Dr. Sandra Hughes-Hassell, professor at the School of Information and Library Science (SILS) at the University of North Carolina at Chapel Hill, is the recipient of the 2014 Virginia Hamilton Essay Honor Award for her paper, “Multicultural Young Adult Literature as a Form of Counter-Storytelling.”
The Virginia Hamilton Essay Award recognizes a published journal article that “makes a significant contribution to professional literature concerning multicultural literacy experiences for youth.”
“Counter-storytelling is defined by critical race theory scholars as a method of telling the stories of those people whose experiences are not often told, including people of color, the poor, and members of the LGBTQ community. This article discusses multicultural young adult literature as a form of counter-storytelling, with an emphasis on how counter-stories challenge the stereotypes often held by the dominant culture, give voice to marginalized youth, and present the complexity of racial and ethnic identify formation,” according to the essay abstract.
Hughes-Hassell’s article was published in The Library Quarterly in July 2013. As recipient of the Virginia Hamilton Essay Award, she will be recognized at the Virginia Hamilton Conference on Multicultural Literature held at Kent State University in April 2014. The conference, now in its 30th year, is the longest running conference dedicated to multicultural literacy for youth in the world.
In addition to having this article published in The Library Quarterly, Hughes-Hassell recently co-authored a Young Adult Library Services Association (YALSA) publication titled “The Future of Library Services for and with Teens: A Call to Action.”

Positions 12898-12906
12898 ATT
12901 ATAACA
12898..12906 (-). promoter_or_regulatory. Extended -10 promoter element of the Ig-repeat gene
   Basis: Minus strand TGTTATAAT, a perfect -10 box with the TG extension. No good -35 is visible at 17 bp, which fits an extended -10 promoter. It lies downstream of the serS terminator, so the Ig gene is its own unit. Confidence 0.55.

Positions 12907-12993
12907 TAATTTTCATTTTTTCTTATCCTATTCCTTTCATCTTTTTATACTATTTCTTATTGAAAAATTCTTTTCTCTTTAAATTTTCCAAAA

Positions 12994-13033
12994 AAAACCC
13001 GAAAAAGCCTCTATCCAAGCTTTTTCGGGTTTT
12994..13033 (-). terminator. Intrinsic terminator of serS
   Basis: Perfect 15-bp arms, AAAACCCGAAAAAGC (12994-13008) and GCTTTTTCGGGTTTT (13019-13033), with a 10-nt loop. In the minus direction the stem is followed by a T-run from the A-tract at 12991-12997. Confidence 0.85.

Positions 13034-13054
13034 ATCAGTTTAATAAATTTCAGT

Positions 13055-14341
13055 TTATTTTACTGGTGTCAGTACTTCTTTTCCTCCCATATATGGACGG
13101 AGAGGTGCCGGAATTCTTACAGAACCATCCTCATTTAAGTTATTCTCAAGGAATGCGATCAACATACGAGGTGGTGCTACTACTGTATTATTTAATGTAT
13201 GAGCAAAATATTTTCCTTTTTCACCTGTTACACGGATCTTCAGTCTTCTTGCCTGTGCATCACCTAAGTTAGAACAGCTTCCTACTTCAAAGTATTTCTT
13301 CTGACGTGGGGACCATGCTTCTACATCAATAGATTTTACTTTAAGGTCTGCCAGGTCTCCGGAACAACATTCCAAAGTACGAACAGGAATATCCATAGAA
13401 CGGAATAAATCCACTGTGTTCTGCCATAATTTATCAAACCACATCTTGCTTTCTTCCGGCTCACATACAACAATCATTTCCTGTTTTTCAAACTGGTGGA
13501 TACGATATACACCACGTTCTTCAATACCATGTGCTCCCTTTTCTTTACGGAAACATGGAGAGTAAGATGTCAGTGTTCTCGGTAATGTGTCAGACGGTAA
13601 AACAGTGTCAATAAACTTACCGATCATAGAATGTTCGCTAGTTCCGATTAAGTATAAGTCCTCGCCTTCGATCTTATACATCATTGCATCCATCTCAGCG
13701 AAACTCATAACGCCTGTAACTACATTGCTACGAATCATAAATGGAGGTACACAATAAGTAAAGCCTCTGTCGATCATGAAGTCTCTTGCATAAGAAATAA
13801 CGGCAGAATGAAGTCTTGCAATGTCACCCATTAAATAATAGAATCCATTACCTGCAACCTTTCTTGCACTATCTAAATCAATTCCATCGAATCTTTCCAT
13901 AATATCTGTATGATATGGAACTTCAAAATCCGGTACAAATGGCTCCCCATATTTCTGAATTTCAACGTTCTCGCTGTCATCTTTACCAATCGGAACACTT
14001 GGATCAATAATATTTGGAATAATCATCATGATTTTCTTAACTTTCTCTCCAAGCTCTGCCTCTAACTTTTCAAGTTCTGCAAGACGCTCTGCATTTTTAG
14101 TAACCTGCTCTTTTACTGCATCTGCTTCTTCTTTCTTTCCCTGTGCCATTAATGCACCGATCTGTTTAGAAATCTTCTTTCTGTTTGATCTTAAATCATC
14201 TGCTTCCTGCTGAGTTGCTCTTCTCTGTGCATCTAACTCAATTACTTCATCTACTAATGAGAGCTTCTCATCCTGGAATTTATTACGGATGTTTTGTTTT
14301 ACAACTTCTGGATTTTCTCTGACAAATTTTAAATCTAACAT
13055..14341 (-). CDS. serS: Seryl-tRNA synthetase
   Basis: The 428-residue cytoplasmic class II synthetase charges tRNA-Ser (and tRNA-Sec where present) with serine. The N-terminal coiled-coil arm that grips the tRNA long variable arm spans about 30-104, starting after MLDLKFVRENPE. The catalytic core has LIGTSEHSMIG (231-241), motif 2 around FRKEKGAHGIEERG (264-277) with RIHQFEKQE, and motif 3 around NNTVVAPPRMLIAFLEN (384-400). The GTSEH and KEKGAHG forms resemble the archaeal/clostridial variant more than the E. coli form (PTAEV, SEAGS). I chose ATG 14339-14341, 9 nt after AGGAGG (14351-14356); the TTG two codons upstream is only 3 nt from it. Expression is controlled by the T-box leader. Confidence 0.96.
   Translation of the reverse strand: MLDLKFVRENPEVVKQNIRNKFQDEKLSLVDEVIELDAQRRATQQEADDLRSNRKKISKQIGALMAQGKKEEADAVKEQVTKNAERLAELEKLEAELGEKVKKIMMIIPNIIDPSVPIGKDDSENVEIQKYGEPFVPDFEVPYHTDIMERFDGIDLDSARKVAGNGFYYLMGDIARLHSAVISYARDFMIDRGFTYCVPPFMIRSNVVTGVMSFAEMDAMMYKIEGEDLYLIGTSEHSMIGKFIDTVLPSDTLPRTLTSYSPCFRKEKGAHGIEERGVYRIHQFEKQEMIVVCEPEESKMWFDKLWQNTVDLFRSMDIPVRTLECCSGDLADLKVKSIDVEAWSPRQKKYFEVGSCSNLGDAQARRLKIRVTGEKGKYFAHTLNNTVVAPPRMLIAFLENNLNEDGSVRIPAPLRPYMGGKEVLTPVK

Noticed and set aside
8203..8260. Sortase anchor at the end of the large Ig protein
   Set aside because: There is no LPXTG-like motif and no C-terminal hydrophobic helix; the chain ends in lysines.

This publication highlights some of the demographics, habits and knowledge of today’s teens. It also describes steps necessary for libraries to fully accommodate teens’ needs. This report was published following the “Future of Teens and Libraries Summit.”
According to the report, the summit, hosted by YALSA, “examined the current state of library services for and with young adults and explored how library services need to evolve to meet the needs of 21st- century adolescents.”
To view the full report, visit http://www.ala.org/yaforum/sites/ala.org.yaforum/files/content/YALSA_nationalforum_final.pdf
To view Sandra Hughes-Hassel’s essay, “Multicultural Young Adult Literature as a Form of Counter-Storytelling,” visit http://www.jstor.org/stable/10.1086/670696